2 GHz or faster CPU
1 GB RAM
1 GB of free disk space
Windows Vista, Windows 7, or Windows Server 2003, 2008, or 2008 R2
The Launcher requires ICA Client, version 10 or later for testing XenApp systems and version 12 or later for testing XenDesktop systems.
The Controller must be able to connect to Launchers on port TCP/18747 and to connect to your license server (default port is TCP/27000).
Before being able to run any tests, you need to configure your license server. When a test is performed, the Controller checks for a valid XenApp Enterprise or Platinum license. If a license is found, you can run as many users as required.
Open the Controller, in the toolbar you can find a button to open the Licensing Server Configuration dialog, enter the address and the port number of your license server and click on OK.
The actions (instructions) that will be performed
The users that will perform the actions
Where (connections) the actions will be performed
How many users and how long the test will last (load)
To create a new script, select Test – Add script....
Right-click on the Connections node and select Add connection...; enter the name of the Launcher server from which connections will begin.
If you want to connect to a published desktop, select Server and enter the server name in the Connect To field.
If you prefer to launch an application through the Citrix Web Interface, select Web Interface and click on the Browse... button.
Insert the address of the server that hosts the Web Interface. You usually don't need to change the port number (80 is the default) or Login and Application Page addresses (you selected those addresses when you installed the Web Interface Support component). Enter the account details of a user that could connect and click on Search.
In the Applications tab, you should see all the applications published for that user, select the application your script will test and click on Select.
For each connection you created, you have to define virtual users. Virtual users are used by Launchers to perform the test. You have to create the users, (usually in your Active Directory) and enable them to connect to your farm, and launch the application(s) you want to test.
If you named your test users like:
testuser3, and so on
with the same password, the Add Users to Connection dialog helps you to add them at one time. Enter the number of the users to be added in the Count field, then type the
base username in the Username field and tick the # checkbox.
Complete the Password and Domain fields and click on OK, EdgeSight will add all the users for you as shown in the following screenshot:
If you select the Concurrency checkbox, the system attempts to maintain a given number of virtual users during the test, ramping their count between the start and end values.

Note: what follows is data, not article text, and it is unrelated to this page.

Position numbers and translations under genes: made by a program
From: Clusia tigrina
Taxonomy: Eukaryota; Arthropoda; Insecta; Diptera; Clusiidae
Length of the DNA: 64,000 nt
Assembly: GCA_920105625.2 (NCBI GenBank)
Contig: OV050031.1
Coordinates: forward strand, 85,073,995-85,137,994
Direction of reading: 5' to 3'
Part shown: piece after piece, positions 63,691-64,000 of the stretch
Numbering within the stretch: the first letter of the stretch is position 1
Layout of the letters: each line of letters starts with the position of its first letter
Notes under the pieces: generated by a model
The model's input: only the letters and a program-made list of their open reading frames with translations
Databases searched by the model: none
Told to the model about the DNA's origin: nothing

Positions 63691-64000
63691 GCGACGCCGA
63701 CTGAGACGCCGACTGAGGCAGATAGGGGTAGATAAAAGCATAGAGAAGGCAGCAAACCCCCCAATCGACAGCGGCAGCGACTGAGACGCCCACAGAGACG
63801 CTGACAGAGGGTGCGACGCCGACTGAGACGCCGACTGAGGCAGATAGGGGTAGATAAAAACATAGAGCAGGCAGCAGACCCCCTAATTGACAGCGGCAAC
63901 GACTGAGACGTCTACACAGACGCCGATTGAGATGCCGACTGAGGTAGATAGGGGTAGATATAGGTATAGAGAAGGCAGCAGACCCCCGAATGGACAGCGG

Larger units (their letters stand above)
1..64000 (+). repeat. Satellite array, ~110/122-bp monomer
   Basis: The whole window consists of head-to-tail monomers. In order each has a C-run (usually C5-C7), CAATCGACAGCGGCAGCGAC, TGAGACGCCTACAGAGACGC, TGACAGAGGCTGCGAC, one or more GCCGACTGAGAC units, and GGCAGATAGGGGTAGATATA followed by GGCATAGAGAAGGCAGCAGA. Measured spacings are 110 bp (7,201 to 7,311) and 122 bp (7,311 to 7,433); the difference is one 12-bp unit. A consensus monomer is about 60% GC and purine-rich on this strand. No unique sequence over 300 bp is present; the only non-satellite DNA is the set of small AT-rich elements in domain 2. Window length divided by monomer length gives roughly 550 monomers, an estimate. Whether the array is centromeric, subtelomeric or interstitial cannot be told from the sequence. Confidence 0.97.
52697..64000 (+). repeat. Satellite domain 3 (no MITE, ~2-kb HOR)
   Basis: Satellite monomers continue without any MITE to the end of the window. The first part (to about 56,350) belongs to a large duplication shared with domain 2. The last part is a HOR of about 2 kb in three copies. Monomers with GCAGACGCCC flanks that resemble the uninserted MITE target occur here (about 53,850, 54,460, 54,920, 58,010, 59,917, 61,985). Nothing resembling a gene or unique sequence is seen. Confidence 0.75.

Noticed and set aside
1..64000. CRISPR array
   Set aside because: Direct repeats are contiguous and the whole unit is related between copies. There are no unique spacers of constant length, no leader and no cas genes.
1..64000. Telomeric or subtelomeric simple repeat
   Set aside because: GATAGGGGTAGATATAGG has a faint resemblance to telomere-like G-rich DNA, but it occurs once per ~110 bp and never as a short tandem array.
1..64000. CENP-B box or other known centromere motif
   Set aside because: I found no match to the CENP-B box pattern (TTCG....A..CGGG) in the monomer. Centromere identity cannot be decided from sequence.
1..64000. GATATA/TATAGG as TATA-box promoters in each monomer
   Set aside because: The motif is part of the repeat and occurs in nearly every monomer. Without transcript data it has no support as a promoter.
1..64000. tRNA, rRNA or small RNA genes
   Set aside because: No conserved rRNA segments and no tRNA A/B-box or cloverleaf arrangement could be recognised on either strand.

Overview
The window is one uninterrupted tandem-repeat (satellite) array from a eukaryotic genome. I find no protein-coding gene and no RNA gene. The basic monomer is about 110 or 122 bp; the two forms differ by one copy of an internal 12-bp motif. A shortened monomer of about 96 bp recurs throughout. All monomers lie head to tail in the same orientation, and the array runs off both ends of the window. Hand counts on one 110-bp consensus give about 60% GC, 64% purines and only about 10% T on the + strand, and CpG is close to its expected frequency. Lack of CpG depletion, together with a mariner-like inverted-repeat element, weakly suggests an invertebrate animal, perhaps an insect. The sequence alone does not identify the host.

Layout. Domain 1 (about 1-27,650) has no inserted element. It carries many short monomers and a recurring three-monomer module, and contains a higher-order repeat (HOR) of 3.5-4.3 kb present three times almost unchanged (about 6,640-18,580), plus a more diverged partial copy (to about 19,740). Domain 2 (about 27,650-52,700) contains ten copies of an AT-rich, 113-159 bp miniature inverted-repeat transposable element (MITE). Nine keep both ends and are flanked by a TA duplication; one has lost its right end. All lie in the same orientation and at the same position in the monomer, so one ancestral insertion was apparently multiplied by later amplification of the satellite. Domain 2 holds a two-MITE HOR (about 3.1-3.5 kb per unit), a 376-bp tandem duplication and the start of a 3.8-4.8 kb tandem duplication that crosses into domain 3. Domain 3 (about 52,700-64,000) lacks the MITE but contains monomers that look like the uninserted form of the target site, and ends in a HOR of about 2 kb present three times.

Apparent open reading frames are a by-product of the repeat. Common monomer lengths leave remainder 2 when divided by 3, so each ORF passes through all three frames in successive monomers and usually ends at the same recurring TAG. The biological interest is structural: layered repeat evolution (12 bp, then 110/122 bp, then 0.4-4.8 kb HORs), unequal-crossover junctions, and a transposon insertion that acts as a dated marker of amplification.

If you select the Rate checkbox, the system attempts to create new virtual users at the rate specified.
You may select the user that will connect to the server by left-clicking on the user's icon or let the system choose the first user for you.
Select the Instructions folder and click on the Record Test button. The recording session begins and EdgeSight records all the commands you enter. The session ends when you close the connection or if you click on Stop/Cancel Test button in the main toolbar. If you stop a recording, you can restart it by clicking on the Continue button, while if you cancel it, no instructions are saved.
At the end of the recording, instructions are listed in the Instructions folder.
You can change the recorded instructions or add new ones. Instructions are keyboard/mouse commands or even complex Jscript scripts. You can also group instructions in folders and add breakpoints for debugging.
A XenApp infrastructure is made by several components: data store, data collectors, XML brokers, license servers, Web Interface servers, and session-host servers. All contribute to the correct working of the solution. In this chapter, you learned how to correctly size them based on your business requirements.
If you need to deploy several session-host servers, you may consider using Citrix Provisioning Services. With this tool, you can create a master image of your server and use it to provision as many servers as you need. Day-by-day management is also made easier; updates, patches, and changes have to be applied to the master image only.
Even if guidelines and best practices exist, nothing is better than a real test. With EdgeSight for Load Testing, Citrix offers a complete test suite to simulate real loads on a XenApp farm.